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German Manuscript

M. Logutova

Late Medieval Prayer and Prayerbooks

Prayer as a genre of religious literature of the Middle Ages can be called the 'stepdaughter' of medieval studies. Historians and linguists consider prayers as the most difficult material to research. The vast majority of prayers are not published, and catalogues contain only their initial and last lines. Prayers have survived in many versions; any conclusions can be made only after examination of the several homogeneous manuscripts.

No one is able to determine the number of late medieval prayers - 10 thousand? 20 thousand? more? Researchers never managed to discover two parchment or paper manuscript prayerbooks with identical contents. Created in one monastery, manuscripts of the same subject are indeed unique. They differ in the number, oder, and selection of the prayers.

Intensive study of prayerbooks has began in recent years. No significant summary researches appear during the late 20th century, after works of Franz Heimerl on the South German prayerbooks, Mary Mertens on Dutch prayers, Peter Ochsenbein on the 11th-14th century German prayerbooks and Gerard Achten's catalogue.

In 1995, there was published J. Osterman's study on Dutch rhymed prayers. In his thesis of 1996, Thomas Lentes resolved a number of problems that prayerbooks raise to researchers, and developed good research questions, the main of which - who and how compiled the prayer.

Each of handwritten prayerbooks is a unique item, it provides information on the general spiritual needs of his time. The prayerbooks are most personal books of the Middle Ages. They reveal the spiritual world of their time.

Prayers were the most popular literary genre of the late Middle Ages. It provided the most accessible way to communicate with God for all people, regardless of their social status and level of education. Both educated and illiterate Christians prayed aloud in the church during the liturgy. A private prayer was also expressed in the words, but was much intimate. So prayers can be seen as key means of personal contact of believers with God.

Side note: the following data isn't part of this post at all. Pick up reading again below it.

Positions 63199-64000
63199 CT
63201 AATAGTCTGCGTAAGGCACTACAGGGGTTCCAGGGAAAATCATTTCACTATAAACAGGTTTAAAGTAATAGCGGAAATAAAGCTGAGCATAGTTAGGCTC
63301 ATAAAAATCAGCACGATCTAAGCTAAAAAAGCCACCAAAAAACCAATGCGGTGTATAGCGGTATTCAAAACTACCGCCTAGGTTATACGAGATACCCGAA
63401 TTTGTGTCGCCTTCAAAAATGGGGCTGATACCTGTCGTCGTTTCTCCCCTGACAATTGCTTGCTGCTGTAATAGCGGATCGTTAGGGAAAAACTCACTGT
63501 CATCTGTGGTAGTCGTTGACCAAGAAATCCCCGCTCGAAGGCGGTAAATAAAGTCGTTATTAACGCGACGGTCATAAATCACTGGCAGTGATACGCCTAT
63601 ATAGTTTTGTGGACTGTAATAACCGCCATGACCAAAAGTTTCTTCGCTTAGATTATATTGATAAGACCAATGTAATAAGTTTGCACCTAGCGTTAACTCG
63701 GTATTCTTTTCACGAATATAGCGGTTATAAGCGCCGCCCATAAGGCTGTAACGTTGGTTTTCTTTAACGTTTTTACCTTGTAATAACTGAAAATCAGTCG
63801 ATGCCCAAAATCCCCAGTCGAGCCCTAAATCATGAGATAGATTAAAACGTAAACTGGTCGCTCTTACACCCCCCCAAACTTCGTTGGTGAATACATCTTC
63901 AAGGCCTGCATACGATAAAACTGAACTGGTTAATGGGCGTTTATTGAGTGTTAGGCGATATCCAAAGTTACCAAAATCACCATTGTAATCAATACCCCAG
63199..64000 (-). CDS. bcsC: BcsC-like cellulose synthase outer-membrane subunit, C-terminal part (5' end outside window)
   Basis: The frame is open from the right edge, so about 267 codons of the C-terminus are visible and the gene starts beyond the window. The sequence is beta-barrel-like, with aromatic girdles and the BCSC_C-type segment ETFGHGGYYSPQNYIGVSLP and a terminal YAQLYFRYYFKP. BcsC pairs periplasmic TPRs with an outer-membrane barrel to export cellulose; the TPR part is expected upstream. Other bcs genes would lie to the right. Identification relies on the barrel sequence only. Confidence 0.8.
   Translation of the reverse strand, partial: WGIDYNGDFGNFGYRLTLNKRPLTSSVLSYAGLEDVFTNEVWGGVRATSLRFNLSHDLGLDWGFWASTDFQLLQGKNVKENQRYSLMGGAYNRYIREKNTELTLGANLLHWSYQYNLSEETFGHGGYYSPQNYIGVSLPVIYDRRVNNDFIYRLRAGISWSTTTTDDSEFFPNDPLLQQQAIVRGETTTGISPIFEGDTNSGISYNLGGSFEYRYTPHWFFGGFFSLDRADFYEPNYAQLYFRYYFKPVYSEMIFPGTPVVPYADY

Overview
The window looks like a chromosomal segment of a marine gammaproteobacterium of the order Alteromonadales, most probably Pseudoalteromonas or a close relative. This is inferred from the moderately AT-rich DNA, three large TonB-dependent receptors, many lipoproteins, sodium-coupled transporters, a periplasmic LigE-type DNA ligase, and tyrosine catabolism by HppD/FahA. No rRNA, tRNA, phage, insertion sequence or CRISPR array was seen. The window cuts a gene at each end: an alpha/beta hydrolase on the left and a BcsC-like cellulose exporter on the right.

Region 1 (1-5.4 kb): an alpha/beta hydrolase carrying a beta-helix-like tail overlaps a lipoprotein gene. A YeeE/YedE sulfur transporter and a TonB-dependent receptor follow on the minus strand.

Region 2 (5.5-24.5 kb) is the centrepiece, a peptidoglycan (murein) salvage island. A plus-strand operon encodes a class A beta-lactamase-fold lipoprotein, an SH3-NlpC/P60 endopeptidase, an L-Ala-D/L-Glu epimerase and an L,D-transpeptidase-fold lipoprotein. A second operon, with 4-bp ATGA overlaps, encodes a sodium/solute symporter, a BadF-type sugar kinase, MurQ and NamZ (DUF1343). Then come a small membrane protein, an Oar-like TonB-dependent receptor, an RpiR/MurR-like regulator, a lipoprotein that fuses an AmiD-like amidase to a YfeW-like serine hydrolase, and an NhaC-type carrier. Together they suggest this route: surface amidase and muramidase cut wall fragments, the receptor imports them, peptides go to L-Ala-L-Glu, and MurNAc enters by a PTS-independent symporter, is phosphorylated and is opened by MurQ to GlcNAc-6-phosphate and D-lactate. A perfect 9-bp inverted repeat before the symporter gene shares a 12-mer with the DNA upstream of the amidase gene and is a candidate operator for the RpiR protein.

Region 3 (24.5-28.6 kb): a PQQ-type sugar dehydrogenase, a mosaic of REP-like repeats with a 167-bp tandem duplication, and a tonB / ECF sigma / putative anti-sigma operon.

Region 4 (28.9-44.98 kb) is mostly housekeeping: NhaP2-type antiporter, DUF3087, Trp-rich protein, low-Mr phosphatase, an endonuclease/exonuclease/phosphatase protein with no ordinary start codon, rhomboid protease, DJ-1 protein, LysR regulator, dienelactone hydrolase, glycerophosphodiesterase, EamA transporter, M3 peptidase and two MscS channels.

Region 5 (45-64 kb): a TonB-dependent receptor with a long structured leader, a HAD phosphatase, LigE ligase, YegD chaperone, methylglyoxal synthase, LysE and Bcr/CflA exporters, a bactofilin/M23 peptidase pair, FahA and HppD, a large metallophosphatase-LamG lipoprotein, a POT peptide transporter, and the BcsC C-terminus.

German Manuscripts Prayerbooks
Prayerbooks were most readable books during the late Middle Ages and were intended both for the clergy and the lay persons. They were created for an individual prayer outside of the church, during which a person alone was faced (facie ad faciem) with God. Initially, prayerbooks were compiled only in Latin. Since the 16th century, they included some prayers in the vernacular. Then the entire books consisted of the prayers in national languages. Texts of prayers were interspersed with prayerful meditations, pious exhortations, didactic treatises and visions. Believers recorded new prayers on empty sheets and on the margins of books. They also added new quires with new prayers to the original paper manuscripts.

Prayers were addressed either directly to God or to the Virgin Mary and the saints as the protectors and mediators between God and man. 'Be my protector', Christians asks Our Lady in prayer. Such intercession helped a person to bridge the gulf between God and man. Using Dutch prayerbooks, the scientist J. Osterman developed this idea. He writes that God is too great, and believers feel too small to directly contact him. So they pray to the Virgin Mary or one of the countless saints. That's why the prayers to God make up a smaller part of the late medieval books, while most of them address to the Holy Virgin and the saints. The study of German prayerbooks allows us to make corrections of this J. Osterman's assertion, since most of the fifteenth century North German prayerbooks were devoted to Jesus.

The prayers were introduced by rubrics. They were drawn in red ink and explained how to perform a particular prayer. Due to the rubrics, we know that Christians prayed out loud or silently in their minds. Often silent prayers were called "prayer of the heart", 'of the heart rather than of the lips'. Sometimes a rubric was longer than a prayer itself, 'Who wants to perfectly succeed in God with all his soul, must pray to God at all hours, with the heart and lips, and recite the following seven words'. This sentence was followed by a short text of the prayer, 'Lord Jesus Christ, grant that I passionately loved you'.

The rubrics arranged the prayerbooks, separating one section from another. They also served as a kind of guidelines, explaining the purpose of the prayer. The rubrics informed under what circumstances and with what spiritual attitude a believer should read it, what the good can come from the prayer. The practice of absolution is also linked with the rubrics. Many prayers are preceded by detailed explanations how many times one should read the texts to receive remission of sins.

The period between 1470 and 1525 was very fruitful, when a huge number of new prayers were created. The handwritten prayerbooks reflects religious processes happening in Germany at that time. Their texts followed the main religious trends of society and showed the changes taking place in them. This statement is proved by the five German prayerbooks, produced in the second half of the 15th - the first third of the 16th centuries, kept in the National Library of Russia.